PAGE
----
Everyone likes a bargain, and lap swimming is a good deal when it comes to exercise. Swimming is a remarkably effective workout because it combines three important types of exercise in one: aerobics, stretching, and strengthening. “Simply keeping yourself afloat activates the core muscles in your back and abdomen. And you have to move all of your muscles to swim,” says Leigh de Chaves, a physical therapist and clinical supervisor of rehabilitation services at Harvard-affiliated Brigham and Women’s Hospital. (She also swam competitively in college.)
Are you a good candidate for lap swimming?
Consider lap swimming if you’re generally healthy, you’re a good swimmer, and your doctor says it’s okay. It’s no problem if you’re not a fan of the crawl: “Any stroke is fine. The breast, side, and back strokes are often favored because a lot of people don’t like putting their face in the water, like you have to do with the crawl,” de Chaves says.
However, lap swimming might be not be doable if you have an underlying condition, such as heart disease or a seizure disorder, that puts you at risk for a life-threatening event in the water. You may also need to skip lap swimming if you’re not strong enough to climb in and out of the pool easily. And you should be careful if you have injuries to your shoulders or neck. Lap swimming may increase your pain.
Start your lap swimming routine slowly
A green light for a lap swimming routine doesn’t mean you should start with 20 laps. Ease into it. “Focus on the amount of time you spend swimming, at first. For example, swim for five or 10 minutes, a few times per week. Gradually increase the amount of time each week, and note how many laps you can do within that time. Eventually, set goals to increase your speed by doing more laps in your set time, so that you can measure your progress,” de Chaves explains.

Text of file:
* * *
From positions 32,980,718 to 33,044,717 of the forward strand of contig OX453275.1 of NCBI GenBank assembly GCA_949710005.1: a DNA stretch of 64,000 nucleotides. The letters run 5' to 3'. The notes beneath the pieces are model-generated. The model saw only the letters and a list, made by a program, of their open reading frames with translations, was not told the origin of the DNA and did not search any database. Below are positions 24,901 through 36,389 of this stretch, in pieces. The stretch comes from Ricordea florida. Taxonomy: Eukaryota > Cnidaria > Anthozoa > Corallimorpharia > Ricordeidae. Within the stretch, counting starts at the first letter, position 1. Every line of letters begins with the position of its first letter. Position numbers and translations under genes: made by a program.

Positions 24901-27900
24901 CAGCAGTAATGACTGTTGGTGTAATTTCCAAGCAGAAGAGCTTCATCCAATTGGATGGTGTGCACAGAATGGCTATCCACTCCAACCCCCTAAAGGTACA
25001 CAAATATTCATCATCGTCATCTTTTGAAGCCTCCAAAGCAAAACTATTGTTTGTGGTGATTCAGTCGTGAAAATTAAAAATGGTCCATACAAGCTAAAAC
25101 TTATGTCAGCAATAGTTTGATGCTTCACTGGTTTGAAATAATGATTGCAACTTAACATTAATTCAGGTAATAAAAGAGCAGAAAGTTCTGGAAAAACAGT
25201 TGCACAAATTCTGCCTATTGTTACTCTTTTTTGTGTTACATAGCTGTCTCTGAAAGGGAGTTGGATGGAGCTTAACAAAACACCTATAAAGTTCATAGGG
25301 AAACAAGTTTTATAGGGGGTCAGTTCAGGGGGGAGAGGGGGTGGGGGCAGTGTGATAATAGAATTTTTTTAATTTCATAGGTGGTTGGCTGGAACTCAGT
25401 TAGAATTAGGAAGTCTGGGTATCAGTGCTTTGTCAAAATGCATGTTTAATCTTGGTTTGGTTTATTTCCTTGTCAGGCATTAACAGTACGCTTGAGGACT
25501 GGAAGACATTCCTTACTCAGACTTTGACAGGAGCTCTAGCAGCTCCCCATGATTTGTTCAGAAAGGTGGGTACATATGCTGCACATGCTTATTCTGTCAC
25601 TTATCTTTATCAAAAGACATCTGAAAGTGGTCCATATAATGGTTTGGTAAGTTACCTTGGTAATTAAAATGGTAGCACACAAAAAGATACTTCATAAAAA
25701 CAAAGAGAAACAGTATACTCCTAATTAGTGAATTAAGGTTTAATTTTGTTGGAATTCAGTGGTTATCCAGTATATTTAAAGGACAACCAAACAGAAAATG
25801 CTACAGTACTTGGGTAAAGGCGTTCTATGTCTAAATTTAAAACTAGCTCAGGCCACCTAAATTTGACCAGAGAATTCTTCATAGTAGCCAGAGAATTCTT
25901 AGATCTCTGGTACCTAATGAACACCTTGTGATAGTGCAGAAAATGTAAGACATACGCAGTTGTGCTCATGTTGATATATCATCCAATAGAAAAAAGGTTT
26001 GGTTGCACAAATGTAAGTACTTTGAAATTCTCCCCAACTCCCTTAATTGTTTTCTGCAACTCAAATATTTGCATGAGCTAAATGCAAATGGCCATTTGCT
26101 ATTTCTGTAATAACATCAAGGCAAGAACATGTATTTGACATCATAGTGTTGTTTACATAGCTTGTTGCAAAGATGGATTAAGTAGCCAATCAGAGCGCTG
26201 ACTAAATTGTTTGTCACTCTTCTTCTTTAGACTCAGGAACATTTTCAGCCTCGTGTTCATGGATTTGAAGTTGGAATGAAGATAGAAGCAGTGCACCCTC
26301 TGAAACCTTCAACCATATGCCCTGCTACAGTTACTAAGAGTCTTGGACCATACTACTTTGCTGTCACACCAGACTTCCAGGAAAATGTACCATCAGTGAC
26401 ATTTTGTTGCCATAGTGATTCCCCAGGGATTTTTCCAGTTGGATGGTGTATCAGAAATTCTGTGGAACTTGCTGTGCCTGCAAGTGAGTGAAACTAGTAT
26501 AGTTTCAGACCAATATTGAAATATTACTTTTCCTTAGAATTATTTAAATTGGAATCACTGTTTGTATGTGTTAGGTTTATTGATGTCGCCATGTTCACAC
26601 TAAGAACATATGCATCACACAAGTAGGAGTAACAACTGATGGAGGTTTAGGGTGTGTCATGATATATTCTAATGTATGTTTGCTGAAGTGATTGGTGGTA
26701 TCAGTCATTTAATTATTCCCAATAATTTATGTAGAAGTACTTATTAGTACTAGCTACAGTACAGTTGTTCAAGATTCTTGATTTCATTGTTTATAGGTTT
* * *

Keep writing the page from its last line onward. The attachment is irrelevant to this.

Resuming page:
A big payoff
Once you’re in the swim of things, you’ll notice lots of benefits to lap swimming. It’s easy on the joints, thanks to buoyancy in water, and it has a meditative quality that forces you to focus on your movement and breathing.
Lap swimming also
improves endurance and cardiovascular health
helps lower blood pressure
helps you control your weight
boosts your balance
reduces fall risk
helps sharpen thinking
helps reduce stress.
Some dos and don’ts for lap swimming
De Chaves points out that it’s important to warm up your muscles before diving into a lap swimming workout. All it takes is a few minutes of gentle paddling, and then static stretches of your shoulder and leg muscles.
Some other dos and don’ts:
Do wear nonslip shoes or sandals when walking on the pool deck.
Don’t forget to apply sunscreen if you’re swimming outdoors.
Don’t forget to stay hydrated before and after a workout.
Don’t skip stretching your muscles after lap swimming. You’ll want to stay flexible so you can get back in the pool.
For the nonswimmers in the pool
If you’re not a lap swimmer, you can still benefit from aquatic exercises — exercising in the shallow end of a pool. You might take a class with a trainer who leads a group through a set of exercises with special water weights or flotation devices (like a pool noodle). Or you can simply try water walking; working against the resistance of the water is good for your muscles and bones.
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